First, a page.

Tawny ports are wines made from red grapes that are aged in wooden barrels, exposing them to gradual oxidation and evaporation. As a result, they gradually mellow to a golden-brown color. The exposure to wood imparts “nutty” flavours to the wine, which is blended to match the house style. Tawny ports are sweet or medium dry and typically drunk as a dessert wine.

When a Port is described as Tawny, without an indication of age, it is a basic blend of wood aged port that has spent at least seven years in barrels. Above this are Tawny with an indication of age which represent a blend of several vintages, with the average years “in wood” stated on the label. The official categories are 10, 20, 30 and over 40 years. For each category, the average age of the various vintage is at least that of the given category. It is also possible to produce an aged white port in the manner of a tawny, with a number of shippers now marketing 10 year old White Ports.

Colheita is a Tawny port from a single vintage is called Colheitas. Instead of an indication of age (10, 20…) the actual vintage year is mentioned. However, they should not be mistaken with Vintage port (see below); whereas a Vintage port will have been bottled about 18 months after being harvested and will continue to mature, a Colheita may have spent 20 or more years in wooden barrels before being bottled and sold, at which point it will no longer mature. A number of White Colheitas have been produced, such as one by Dalva in 1952.

Garrafeira is an unusual and rare intermediate vintage dated style of Port made from the grapes of a single harvest that combines both the oxidative maturation of years in wood, with further reductive maturation in large glass demijohns. It is required by the IVDP that wines spend some time in wood, usually between three and six years, followed by at least a further eight years in glass, before bottling. In practice the times spent in glass are much longer. At present, only one company, Niepoort, markets Garrafeiras. Their black demijohns, affectionately known as bon-bons, hold approximately 11 litres each. Some connoisseurs describe Garrafeira as having a slight taste of bacon, although many people will neither notice nor understand such a description; the reason being that, during the second phase of maturation, certain oils may precipitate, causing a film to form across the surface of the glass that can be tasted by those who are accustomed to the difference between Garrafeira and other forms of port.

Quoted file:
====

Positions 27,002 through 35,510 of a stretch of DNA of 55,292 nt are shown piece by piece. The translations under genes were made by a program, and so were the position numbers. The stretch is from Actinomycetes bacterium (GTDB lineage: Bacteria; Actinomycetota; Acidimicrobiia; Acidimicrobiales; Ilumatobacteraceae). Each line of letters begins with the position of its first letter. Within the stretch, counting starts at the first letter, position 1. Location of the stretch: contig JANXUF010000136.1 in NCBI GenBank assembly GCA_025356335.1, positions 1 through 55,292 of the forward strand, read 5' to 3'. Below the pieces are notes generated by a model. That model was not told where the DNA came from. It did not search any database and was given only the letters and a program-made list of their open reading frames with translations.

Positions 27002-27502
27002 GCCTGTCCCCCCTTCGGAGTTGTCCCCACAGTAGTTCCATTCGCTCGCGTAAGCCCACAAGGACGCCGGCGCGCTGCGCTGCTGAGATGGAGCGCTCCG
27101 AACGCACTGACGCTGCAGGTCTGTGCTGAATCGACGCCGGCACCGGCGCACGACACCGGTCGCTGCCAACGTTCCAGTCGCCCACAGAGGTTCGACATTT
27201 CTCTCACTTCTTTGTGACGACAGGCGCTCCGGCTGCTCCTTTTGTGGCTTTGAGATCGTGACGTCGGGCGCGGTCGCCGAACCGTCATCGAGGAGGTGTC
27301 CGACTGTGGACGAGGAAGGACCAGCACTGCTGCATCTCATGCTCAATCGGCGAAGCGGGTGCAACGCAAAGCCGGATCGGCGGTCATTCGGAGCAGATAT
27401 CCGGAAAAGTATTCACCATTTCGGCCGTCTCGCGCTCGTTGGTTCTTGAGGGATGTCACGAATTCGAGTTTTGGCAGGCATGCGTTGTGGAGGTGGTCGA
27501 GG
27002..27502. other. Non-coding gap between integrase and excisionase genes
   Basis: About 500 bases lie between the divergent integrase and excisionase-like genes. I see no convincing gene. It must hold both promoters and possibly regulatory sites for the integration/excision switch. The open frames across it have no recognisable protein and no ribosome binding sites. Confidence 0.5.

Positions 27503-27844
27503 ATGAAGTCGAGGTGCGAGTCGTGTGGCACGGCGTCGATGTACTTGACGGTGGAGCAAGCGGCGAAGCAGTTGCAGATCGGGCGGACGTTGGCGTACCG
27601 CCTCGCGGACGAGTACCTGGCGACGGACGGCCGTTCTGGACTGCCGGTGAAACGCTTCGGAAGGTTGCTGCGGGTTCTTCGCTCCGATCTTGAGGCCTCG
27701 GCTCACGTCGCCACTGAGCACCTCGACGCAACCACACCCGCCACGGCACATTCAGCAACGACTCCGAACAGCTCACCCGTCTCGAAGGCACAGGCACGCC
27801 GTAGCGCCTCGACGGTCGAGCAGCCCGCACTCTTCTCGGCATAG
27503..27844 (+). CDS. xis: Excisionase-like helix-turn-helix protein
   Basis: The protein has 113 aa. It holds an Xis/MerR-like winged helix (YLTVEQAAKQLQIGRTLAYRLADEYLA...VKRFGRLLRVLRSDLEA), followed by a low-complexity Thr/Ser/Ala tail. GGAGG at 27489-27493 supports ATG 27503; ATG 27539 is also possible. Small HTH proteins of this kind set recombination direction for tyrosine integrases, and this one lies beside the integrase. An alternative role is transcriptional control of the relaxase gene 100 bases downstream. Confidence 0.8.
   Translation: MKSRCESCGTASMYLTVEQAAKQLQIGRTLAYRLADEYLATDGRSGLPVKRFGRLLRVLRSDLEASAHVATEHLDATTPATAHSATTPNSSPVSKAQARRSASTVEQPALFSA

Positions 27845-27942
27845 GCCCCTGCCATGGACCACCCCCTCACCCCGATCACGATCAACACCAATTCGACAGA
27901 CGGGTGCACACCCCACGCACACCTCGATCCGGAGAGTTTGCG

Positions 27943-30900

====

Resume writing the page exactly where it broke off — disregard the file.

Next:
Confusingly, the word Garrafeira may be found on some very old Tawny labels, where the contents of the bottle are of exceptional age.

Bottle-aged ports

Ruby port is the cheapest and most extensively produced type of port. After fermentation it is stored in tanks made of concrete or stainless steel to prevent oxidative aging, and preserve its rich claret color. The wine is usually blended to match the style of the brand to which it is to be sold. The wine is fined and cold filtered before bottling, and does not generally improve with age.

Reserve or vintage character – Reserve port is a premium Ruby port approved by the IVDP’s tasting panel, the Câmara de Provadores. In 2002, the IVDP prohibited the use of the term “Vintage Character”, as the wine had neither attribute.